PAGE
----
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Road Design
3

Road Design

Road Design

(OP)
When testing the preparation of the sub base preparation for the construction of a new concrete road pavement. Why is the CBR determined and what does it mean?

RE: Road Design

3
CBR stands for California Bearing Ratio, a standard test to determine the quality of subgrade or subbases. It is an ASTM standard (ASTM D1883 for soil, or ASTM D3668 for soil-lime mixtures).

In general, the quality of your subgrade or subbase determines the thickness of the materials above it (subbases, asphalt or concrete slabs).

According to The Asphalt Institute for design of flexible pavement, a good to excellent subgrade can retain substantial amount of loading capacity, typically has CBR=17, R-value = 43 or resilient modulus around 170 MPa.
Medium subgrade soils retain a moderate degree of firmness under adverse moisture condition, with CBR=8, R-value=20 or Resilient Modulus = 80 MPa.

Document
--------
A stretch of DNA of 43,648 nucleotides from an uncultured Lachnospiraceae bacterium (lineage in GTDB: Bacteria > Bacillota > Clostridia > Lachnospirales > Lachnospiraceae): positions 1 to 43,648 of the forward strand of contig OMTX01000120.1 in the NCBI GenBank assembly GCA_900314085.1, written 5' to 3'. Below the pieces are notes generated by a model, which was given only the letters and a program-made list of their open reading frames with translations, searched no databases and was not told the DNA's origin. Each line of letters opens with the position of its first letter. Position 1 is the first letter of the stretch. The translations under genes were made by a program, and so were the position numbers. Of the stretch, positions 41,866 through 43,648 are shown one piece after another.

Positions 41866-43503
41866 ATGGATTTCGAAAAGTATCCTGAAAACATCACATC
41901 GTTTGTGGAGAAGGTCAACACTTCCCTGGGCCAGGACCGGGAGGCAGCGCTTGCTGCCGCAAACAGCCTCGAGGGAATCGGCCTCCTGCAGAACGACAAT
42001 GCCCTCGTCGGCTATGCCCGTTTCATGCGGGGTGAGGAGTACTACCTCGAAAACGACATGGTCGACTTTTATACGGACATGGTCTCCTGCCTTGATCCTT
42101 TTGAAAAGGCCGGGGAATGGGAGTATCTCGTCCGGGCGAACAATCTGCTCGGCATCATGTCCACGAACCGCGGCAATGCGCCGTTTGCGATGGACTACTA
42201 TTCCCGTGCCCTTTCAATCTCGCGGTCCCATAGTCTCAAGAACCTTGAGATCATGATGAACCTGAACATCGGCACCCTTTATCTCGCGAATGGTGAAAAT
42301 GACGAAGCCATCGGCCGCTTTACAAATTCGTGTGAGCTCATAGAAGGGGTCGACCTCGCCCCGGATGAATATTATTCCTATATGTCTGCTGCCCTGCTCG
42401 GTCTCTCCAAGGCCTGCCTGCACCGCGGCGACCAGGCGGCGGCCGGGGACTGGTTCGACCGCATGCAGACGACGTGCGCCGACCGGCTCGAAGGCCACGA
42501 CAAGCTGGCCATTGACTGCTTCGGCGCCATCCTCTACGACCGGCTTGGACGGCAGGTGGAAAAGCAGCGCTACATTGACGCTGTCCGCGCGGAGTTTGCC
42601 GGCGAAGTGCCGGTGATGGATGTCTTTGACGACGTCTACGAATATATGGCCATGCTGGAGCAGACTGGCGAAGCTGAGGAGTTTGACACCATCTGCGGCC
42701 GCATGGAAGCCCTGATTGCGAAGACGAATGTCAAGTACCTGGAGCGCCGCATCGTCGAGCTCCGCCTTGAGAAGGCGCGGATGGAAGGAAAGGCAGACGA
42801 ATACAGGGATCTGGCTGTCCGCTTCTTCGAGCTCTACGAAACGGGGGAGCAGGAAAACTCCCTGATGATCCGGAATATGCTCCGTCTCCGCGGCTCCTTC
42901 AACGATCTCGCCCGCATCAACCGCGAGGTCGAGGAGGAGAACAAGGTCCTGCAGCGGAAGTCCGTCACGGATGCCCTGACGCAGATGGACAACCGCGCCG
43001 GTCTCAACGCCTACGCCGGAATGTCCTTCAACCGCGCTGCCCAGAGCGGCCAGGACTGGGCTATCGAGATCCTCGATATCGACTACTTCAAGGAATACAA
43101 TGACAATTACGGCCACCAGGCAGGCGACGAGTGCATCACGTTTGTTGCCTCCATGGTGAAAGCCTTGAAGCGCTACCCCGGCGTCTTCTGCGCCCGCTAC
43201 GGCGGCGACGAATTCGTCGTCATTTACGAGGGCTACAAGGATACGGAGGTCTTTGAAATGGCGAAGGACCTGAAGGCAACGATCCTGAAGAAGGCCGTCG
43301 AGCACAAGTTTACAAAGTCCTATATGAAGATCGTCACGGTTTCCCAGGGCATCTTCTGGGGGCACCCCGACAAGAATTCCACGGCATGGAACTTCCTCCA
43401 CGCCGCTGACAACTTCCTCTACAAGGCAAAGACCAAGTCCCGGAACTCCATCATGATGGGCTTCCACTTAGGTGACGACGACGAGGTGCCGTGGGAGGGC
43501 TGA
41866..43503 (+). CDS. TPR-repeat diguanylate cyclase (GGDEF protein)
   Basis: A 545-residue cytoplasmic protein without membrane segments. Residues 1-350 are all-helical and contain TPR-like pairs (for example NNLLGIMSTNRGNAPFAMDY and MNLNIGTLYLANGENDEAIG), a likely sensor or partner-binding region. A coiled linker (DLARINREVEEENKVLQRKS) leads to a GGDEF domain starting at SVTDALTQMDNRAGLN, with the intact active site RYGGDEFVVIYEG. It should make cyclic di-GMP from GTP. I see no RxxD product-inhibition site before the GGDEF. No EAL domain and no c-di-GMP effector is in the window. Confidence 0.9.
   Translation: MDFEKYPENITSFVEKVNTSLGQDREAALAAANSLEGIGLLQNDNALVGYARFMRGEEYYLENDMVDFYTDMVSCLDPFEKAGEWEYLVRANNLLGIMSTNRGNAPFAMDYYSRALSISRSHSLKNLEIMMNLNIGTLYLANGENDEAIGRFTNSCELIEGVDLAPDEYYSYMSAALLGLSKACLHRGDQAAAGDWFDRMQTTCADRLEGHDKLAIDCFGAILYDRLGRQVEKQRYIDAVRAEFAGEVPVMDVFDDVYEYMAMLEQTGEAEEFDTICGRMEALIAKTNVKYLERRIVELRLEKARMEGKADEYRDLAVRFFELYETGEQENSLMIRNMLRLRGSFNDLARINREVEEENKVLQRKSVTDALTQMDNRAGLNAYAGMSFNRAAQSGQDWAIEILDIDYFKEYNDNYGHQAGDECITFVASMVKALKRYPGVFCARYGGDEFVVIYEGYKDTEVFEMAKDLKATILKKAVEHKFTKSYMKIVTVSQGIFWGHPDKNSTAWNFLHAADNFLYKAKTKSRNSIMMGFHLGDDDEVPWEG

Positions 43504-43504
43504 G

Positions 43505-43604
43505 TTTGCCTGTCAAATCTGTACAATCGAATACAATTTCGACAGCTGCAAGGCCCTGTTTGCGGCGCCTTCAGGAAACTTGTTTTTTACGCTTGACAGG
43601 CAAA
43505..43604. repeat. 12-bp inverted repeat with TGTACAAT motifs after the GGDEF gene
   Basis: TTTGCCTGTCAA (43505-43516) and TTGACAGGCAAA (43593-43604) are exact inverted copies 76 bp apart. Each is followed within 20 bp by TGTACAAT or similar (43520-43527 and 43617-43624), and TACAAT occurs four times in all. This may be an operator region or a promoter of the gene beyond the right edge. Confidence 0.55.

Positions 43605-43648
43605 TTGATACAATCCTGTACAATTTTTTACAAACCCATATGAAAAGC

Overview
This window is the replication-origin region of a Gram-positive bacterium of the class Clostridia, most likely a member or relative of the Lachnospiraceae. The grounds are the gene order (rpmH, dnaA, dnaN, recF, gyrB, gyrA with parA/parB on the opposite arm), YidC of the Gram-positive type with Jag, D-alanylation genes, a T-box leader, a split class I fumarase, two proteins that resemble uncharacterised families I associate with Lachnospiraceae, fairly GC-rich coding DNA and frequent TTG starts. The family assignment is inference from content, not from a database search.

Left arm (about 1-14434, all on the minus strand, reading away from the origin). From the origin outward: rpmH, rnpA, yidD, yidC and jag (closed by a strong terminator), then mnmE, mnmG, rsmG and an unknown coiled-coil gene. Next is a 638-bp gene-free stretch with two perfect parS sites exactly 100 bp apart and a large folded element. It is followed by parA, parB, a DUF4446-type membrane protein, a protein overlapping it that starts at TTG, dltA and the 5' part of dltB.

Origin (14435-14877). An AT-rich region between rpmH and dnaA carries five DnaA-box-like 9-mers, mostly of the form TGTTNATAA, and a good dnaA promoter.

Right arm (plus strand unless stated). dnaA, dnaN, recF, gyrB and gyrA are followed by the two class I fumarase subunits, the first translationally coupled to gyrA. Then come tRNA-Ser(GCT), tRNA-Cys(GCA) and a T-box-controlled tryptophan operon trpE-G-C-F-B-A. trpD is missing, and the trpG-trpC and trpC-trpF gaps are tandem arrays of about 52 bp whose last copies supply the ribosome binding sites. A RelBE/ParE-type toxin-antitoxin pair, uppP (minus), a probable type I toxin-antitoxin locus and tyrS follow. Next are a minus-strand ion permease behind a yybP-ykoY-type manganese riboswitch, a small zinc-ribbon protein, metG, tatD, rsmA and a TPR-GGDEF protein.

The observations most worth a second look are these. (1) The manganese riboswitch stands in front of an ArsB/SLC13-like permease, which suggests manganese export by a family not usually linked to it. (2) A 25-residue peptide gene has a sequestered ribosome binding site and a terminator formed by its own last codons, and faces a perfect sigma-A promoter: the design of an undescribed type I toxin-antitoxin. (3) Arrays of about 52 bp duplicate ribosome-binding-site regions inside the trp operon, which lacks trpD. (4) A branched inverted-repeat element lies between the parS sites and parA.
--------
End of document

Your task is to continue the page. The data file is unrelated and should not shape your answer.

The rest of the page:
Poor subgrade consisting of soils which becomes quite soft and plastic when wet, CBR=3, R value=6, Res. Modulus= 30 MPa.

For subbases consisting of good quality, crushed granular (Gran A), it should have a CBR 100.  Granular B should typically has lower CBR, in the order or 60-80.  Gran A has max 7% fines (-#200), non plastic, etc.

Hope that this helps.

RE: Road Design

In addition to Georam's comments, basically someone designed the pavement structure based on furnished vehicular traffic information, and  design CBR values  for the subgrade, and other layers.  It is important that this design CBR is achieved (or exceeded) in the field, otherwise, the constructed pavement will not perform as intended. The design CBR value can be confirmed by performing field CBR tests.  Once the contractor has his site preparation/compaction methods down straight, periodic testing can be performed as a check, if warranted.

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